Wired – [snipped] “As its creators [Daniel Lewis and Nik Reed] see it, Ravel’s visual search offers myriad improvements over the old columns of text results. It better lets you see how cases evolved over time, and potentially lets you see outliers that could be useful in crafting an argument–cases that would languish at the bottom of a more traditional search. The visualization, Reed insists, “tells a lot more of the story of law than the rank ordered list.” (That might be true. When they first showed their visual search to a veteran judge, he looked at the complex map of circles and responded: “This is how my brain works!”).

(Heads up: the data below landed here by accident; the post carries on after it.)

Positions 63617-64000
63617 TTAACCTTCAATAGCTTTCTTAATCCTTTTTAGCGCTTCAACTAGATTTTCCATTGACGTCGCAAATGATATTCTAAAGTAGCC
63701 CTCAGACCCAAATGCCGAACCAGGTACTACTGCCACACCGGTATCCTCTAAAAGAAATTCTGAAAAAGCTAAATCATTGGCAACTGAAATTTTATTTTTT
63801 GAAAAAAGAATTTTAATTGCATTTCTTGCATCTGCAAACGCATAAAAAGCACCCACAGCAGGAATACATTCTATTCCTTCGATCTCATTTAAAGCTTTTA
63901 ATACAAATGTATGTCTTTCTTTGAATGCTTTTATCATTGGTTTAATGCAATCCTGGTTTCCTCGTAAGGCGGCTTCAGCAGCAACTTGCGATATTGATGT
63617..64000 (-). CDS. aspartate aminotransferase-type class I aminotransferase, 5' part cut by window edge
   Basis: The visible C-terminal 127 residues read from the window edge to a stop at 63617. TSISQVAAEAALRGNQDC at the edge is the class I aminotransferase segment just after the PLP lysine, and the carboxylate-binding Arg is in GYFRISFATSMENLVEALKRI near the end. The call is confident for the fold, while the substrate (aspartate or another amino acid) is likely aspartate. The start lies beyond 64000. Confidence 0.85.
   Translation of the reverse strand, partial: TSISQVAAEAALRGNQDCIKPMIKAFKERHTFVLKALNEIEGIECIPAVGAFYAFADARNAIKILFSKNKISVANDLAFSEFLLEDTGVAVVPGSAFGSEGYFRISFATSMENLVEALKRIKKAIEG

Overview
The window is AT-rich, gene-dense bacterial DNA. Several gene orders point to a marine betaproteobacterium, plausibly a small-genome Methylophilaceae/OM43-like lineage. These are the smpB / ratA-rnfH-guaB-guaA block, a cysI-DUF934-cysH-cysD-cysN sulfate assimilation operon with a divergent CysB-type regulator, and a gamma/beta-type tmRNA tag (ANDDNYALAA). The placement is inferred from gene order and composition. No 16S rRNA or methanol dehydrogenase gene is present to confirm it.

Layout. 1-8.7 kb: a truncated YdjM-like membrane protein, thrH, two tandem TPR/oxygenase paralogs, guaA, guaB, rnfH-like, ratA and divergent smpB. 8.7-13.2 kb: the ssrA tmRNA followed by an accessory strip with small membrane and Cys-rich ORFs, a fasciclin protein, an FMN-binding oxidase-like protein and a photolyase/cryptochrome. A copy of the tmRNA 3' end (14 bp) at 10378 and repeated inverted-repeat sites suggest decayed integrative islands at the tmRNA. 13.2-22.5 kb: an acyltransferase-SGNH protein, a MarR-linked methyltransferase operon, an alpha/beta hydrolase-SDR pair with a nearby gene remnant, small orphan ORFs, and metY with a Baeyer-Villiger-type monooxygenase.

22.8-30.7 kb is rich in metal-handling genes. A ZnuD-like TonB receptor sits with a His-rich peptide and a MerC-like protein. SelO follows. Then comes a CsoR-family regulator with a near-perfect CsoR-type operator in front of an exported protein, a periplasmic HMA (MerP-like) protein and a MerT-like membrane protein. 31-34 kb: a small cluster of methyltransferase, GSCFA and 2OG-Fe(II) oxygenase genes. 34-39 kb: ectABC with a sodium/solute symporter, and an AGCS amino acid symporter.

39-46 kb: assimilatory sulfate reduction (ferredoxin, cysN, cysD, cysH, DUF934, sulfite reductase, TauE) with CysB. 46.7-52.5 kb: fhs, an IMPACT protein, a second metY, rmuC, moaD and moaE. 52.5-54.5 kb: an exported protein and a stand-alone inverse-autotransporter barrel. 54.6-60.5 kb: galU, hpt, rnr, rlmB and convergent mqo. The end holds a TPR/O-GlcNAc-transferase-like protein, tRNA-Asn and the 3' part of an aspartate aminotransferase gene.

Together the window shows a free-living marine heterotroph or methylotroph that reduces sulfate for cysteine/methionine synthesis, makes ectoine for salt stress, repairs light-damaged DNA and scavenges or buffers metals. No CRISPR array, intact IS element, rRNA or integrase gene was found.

- Note – there is a free and a premium version for subscribers. See Robert Ambrogi’s profile of the company to understand more about this new generation of visualization and relational context for online legal research. Ravel’s footprint is still small in comparison to those of LexisNexis and Westlaw, but relevancy is based on deliverables. The very scope of “searching” has transcended the linear into an often overwhelming realm of big data, analysis and visualizations that provides altogether different kinds of “results” to “queries.” These are indeed interesting times, and the legal community is the beneficiary of innovative, results driven technology solutions such as this one.